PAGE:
Magazine article Editor & Publisher

Ethics Corner

Magazine article Editor & Publisher

Ethics Corner

Article excerpt


Sketches make police look busy, but they rarely look like suspects

James D. Martin, 55, was cut down by a sniper's bullet. He was killed at 6:04 a.m. on Oct. 2 as he walked across a parking lot near a Shoppers Food Warehouse in Wheaton, Md. As the media began recording the rising body count, bulletin by bulletin, headline by headline, the police were pressured to prove they had a clue about whom was terrorizing everyone in the Maryland, Virginia, and Washington area.

The harried cops needed to keep the press at bay. So the FBI released a sketch of a white box truck that someone saw at one of the shooting sites. It wasn't the getaway car, it turned out, but that didn't matter.

The media love sketches. Especially computer-generated composites handed out at press briefings. Never mind that those sketches barely resemble the perps the police are looking for. Ignore the fact DNA testing has proven the sketches wrong again and again. Forget the walking proof as one man after another is released from prison after being mistakenly arrested and convicted based on distorted descriptions from victims and eyewitnesses.

"Composite sketches have very limited value," said retired Chicago Police Detective Sgt. Paul Carroll from his home in Big Pine Key, Fla. "We use them a lot to put it on the street that we're trying to do something. It's good public relations. The sketches are often someone's imagination."

But imagination is a dangerous thing and reasoning is rare when the body count starts rising. And by Oct. 16, with nine people felled by sniper bullets, the police had to deliver something substantial. A real-life picture -- computerized, of course -- of the alleged perpetrator. But the cops couldn't do it. They were sketchless.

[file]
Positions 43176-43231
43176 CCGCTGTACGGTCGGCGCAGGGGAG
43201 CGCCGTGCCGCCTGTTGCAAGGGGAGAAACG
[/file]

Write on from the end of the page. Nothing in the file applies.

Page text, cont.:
"There are a couple of people who believe they saw a man shoot," Montgomery County (Md.) Police Capt. Nancy Demme told the media. "Unfortunately, distance and darkness and perhaps adrenaline have made [the witnesses] unable to give us a clear composite we can disseminate." The media described her distressed statement in detail. But there were no stories about how useless sketches really are.

That lack of understanding infuriates Gary L. Wells, a professor of psychology at Iowa State University and one of the country's experts on eyewitness testimony. "Releasing sketches is not something that experienced law-enforcement people like to do," Wells said. "One of the problems of releasing composites is that they lead to wrongful arrests. While the composites don't often look very much like a perpetrator, they will look like somebody. …

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